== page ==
High-Efficiency Solar Desalination Accompanying Electrocatalytic Conversions of Desalted Chloride and Captured Carbon Dioxide

Byeong Ju Kim, Guangxia Piao, Seonghun Kim, So Young Yang, Yiseul Park, Dong Suk Han, Ho Kyong Shon, Michael R. Hoffmann, Hyunwoong Park

Research output: Contribution to journalArticle

Abstract

The sustainability of conventional water- and energy-associated systems is being examined in terms of water-energy nexus. This study presents a high-efficiency, off-grid solar desalination system for saline water (salinities 10 and 36 g L-1) that accompanies electrocatalytic oxidations of chloride and, consequently, urine via oxidized chlorine species while concomitantly producing formate from captured CO2. A variable number of desalination cell arrays is placed between a double-layered nanoparticulate titania electrocatalyst (Ti/IrxTa1-xOy/nano-TiO2; denoted as n-TEC) anode and a porous dendrite Bi cathode. A potential bias to the n-TEC and Bi pairs initiates the transport of chloride and sodium ions in the saline water to the anode and cathode cells, respectively, at an ion transport efficiency of ∼100% and a specific energy consumption of ∼1.9 kWh m-3. During the desalination, the n-TEC anode catalyzes the conversion of the transported chloride into reactive chlorine species, which, in turn, mediate the decomposition of urine in the anode cell. Concurrent with the anodic process, formate is continuously produced at a faradic efficiency of >95% from the CO2 captured in the catholyte. When a photovoltaic cell (power conversion efficiency of ∼18%) is coupled to the stack device with five desalination cells, the three independent processes synergistically proceed at a maximum overall solar-to-desalination system efficiency of ∼16% and a maximum solar-to-formate chemical energy conversion efficiency of ∼7%.

Original languageEnglish
Pages (from-to)15320-15328
Number of pages9
JournalACS Sustainable Chemistry and Engineering
Volume7
Issue number18
DOIs
Publication statusPublished - 16 Sep 2019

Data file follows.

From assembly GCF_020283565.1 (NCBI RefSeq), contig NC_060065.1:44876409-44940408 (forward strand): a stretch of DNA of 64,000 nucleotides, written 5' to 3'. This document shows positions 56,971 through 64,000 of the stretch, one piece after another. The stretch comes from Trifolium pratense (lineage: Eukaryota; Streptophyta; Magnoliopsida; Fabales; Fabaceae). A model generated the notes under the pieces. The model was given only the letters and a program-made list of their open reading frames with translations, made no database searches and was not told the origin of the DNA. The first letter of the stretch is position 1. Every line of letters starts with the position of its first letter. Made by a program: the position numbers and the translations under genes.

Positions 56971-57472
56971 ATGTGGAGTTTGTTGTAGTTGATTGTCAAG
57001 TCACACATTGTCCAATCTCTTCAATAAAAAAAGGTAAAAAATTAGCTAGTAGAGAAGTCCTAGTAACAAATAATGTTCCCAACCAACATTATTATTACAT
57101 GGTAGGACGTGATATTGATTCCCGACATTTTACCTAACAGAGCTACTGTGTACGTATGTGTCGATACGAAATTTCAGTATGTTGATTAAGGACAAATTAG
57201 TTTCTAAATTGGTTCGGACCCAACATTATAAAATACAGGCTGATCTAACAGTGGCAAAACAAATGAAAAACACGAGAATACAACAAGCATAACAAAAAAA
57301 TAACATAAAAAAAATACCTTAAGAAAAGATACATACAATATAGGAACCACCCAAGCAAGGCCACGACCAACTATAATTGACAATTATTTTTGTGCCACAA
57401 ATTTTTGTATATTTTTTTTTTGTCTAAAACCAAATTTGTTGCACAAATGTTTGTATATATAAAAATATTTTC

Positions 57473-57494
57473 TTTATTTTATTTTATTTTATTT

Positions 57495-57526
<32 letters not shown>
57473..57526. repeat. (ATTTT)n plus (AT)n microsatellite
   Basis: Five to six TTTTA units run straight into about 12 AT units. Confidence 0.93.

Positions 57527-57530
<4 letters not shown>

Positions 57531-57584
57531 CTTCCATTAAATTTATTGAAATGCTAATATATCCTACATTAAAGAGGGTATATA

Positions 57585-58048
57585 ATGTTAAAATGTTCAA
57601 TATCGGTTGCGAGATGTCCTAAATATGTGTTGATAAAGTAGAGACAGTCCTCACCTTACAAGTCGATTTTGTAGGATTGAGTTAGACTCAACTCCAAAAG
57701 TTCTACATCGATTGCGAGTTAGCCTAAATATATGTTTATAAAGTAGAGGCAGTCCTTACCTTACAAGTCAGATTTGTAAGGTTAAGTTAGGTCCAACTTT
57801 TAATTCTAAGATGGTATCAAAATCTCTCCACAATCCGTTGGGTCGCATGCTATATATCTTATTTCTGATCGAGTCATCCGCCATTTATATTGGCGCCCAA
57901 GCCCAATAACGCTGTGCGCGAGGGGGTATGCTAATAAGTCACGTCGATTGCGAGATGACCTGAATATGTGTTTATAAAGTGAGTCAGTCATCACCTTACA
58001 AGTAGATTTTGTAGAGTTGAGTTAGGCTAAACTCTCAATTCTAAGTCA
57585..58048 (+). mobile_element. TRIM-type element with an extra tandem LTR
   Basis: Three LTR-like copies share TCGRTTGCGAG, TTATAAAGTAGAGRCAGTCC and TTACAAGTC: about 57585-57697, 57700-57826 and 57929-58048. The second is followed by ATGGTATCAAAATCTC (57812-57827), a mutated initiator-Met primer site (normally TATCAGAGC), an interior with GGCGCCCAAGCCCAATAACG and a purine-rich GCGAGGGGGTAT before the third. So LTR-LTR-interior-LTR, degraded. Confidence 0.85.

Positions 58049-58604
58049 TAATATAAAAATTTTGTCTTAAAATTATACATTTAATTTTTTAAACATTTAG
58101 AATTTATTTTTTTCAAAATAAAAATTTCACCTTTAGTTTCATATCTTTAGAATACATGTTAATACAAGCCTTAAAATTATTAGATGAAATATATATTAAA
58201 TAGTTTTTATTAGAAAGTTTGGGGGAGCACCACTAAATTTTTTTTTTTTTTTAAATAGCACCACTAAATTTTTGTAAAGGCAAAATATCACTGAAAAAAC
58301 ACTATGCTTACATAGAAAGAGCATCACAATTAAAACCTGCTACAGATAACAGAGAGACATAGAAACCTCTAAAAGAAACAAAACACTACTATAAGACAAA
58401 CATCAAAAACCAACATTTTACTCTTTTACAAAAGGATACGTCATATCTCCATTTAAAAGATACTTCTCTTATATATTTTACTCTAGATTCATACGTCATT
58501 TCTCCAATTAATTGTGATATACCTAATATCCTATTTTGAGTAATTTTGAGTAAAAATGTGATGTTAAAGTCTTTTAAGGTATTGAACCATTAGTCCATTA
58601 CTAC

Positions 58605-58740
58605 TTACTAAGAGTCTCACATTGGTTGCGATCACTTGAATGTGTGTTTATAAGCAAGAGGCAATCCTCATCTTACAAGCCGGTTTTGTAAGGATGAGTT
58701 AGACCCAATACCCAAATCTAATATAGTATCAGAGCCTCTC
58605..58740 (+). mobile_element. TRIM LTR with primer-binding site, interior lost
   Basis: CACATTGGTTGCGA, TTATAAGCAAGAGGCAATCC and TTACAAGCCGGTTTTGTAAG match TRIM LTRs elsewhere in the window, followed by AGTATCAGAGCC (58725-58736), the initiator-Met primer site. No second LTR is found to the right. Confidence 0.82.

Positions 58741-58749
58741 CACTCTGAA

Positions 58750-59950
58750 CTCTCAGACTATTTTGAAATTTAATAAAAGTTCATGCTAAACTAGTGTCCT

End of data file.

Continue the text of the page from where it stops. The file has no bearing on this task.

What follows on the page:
Fingerprint

formic acid
Desalination
Carbon Dioxide
desalination
Chlorides
Carbon dioxide
carbon dioxide
chloride
Anodes
Saline water
Chlorine
urine
Conversion efficiency
chlorine
Cathodes
Ions
ion
Water
Photovoltaic cells
Electrocatalysts

Keywords

  • CO reduction
  • desalination
  • electrocatalysis
  • reactive chlorine species
  • water-energy nexus

ASJC Scopus subject areas

  • Chemistry(all)
  • Environmental Chemistry
  • Chemical Engineering(all)
  • Renewable Energy, Sustainability and the Environment

Cite this

High-Efficiency Solar Desalination Accompanying Electrocatalytic Conversions of Desalted Chloride and Captured Carbon Dioxide. / Kim, Byeong Ju; Piao, Guangxia; Kim, Seonghun; Yang, So Young; Park, Yiseul; Han, Dong Suk; Shon, Ho Kyong; Hoffmann, Michael R.; Park, Hyunwoong.

In: ACS Sustainable Chemistry and Engineering, Vol. 7, No. 18, 16.09.2019, p. 15320-15328.

Research output: Contribution to journalArticle

Kim, Byeong Ju ; Piao, Guangxia ; Kim, Seonghun ; Yang, So Young ; Park, Yiseul ; Han, Dong Suk ; Shon, Ho Kyong ; Hoffmann, Michael R. ; Park, Hyunwoong. / High-Efficiency Solar Desalination Accompanying Electrocatalytic Conversions of Desalted Chloride and Captured Carbon Dioxide. In: ACS Sustainable Chemistry and Engineering. 2019 ; Vol. 7, No. 18. pp. 15320-15328.
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AB - The sustainability of conventional water- and energy-associated systems is being examined in terms of water-energy nexus. This study presents a high-efficiency, off-grid solar desalination system for saline water (salinities 10 and 36 g L-1) that accompanies electrocatalytic oxidations of chloride and, consequently, urine via oxidized chlorine species while concomitantly producing formate from captured CO2. A variable number of desalination cell arrays is placed between a double-layered nanoparticulate titania electrocatalyst (Ti/IrxTa1-xOy/nano-TiO2; denoted as n-TEC) anode and a porous dendrite Bi cathode. A potential bias to the n-TEC and Bi pairs initiates the transport of chloride and sodium ions in the saline water to the anode and cathode cells, respectively, at an ion transport efficiency of ∼100% and a specific energy consumption of ∼1.9 kWh m-3. During the desalination, the n-TEC anode catalyzes the conversion of the transported chloride into reactive chlorine species, which, in turn, mediate the decomposition of urine in the anode cell. Concurrent with the anodic process, formate is continuously produced at a faradic efficiency of >95% from the CO2 captured in the catholyte. When a photovoltaic cell (power conversion efficiency of ∼18%) is coupled to the stack device with five desalination cells, the three independent processes synergistically proceed at a maximum overall solar-to-desalination system efficiency of ∼16% and a maximum solar-to-formate chemical energy conversion efficiency of ∼7%.

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